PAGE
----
Sergei Mikhailovich Prokudin-Gorskii was a Russian chemist who also dabbled in photography. He captured some extraordinary pictures of average Russian citizens in the years immediately preceding World War I. They’re even more fascinating because they’re in color. By the start of the 20th century, photography had become a regular part of life for many people. But, color photography, in particular, was still a luxury. With limited materials and equipment, its practitioners had a small window of opportunity for snagging the natural color elements of their subjects. It’s one reason why early color photographs often look more like chalk drawings.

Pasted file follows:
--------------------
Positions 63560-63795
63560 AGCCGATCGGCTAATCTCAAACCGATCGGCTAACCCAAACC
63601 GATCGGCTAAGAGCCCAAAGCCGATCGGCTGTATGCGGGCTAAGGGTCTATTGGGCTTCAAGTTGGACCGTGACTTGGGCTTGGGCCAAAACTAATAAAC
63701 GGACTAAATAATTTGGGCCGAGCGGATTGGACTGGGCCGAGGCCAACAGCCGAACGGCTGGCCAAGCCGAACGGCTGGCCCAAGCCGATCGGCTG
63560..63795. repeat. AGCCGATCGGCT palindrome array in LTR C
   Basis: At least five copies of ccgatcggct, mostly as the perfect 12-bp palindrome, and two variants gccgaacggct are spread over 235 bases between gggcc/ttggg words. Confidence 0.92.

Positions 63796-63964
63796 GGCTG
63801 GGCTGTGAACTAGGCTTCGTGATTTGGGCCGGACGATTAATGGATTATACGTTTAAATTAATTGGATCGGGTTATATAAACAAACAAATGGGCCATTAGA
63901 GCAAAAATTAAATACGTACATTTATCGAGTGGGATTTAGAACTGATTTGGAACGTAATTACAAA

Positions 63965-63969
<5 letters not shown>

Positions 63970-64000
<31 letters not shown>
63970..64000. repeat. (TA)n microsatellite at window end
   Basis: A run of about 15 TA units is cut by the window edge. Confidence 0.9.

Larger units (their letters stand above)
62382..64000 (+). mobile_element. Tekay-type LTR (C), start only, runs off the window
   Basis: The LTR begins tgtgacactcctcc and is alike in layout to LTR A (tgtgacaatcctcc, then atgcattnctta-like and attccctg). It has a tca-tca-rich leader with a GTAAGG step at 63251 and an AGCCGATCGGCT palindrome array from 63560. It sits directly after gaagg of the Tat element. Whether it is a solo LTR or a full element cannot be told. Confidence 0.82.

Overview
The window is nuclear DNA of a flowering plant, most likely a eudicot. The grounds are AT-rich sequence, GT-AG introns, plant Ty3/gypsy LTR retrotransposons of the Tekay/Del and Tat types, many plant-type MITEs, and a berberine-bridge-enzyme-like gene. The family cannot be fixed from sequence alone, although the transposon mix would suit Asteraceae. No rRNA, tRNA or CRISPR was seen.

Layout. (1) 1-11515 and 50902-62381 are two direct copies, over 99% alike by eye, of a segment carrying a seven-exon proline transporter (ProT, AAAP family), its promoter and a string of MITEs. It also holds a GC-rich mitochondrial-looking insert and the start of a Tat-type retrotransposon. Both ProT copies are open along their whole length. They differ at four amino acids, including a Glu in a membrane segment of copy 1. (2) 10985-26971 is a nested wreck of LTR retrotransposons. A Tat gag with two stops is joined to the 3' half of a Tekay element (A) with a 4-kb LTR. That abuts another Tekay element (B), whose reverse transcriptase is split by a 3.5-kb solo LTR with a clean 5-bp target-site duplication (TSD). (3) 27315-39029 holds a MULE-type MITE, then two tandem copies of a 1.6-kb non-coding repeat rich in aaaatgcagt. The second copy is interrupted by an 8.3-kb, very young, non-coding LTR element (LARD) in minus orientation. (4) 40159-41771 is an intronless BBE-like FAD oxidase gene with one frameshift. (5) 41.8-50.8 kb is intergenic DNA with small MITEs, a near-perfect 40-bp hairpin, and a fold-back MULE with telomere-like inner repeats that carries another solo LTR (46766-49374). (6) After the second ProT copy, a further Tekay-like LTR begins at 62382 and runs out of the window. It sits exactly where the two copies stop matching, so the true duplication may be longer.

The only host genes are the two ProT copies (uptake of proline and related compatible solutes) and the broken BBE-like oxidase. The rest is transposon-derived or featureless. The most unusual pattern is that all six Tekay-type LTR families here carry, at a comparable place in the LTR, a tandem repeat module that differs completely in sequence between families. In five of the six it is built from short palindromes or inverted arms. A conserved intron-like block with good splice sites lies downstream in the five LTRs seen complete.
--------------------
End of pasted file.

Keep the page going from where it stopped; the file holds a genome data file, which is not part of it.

Prokudin-Gorskii studied the works of James Clerk Maxwell, a Scottish physicist who, in 1861, took the first known color photograph. Photographs were taken in standard black and white and then “colorized” with filters of the three primary colors: red, blue and green. The photos would be put through filters of the same three primary colors and then, projected onto a screen. People could view the final product by peering through an optical device called a chromoscope or a photochromoscope. The actual process is known as additive color, which involves the combination of two or more colors to create the perception of yet another color.
Here are just a handful of the many photographs Prokudin-Gorskii took during his travels across imperial Russia, including one of the legendary Leo Tolstoy and a self-portrait.
Courtesy U.S. Library of Congress.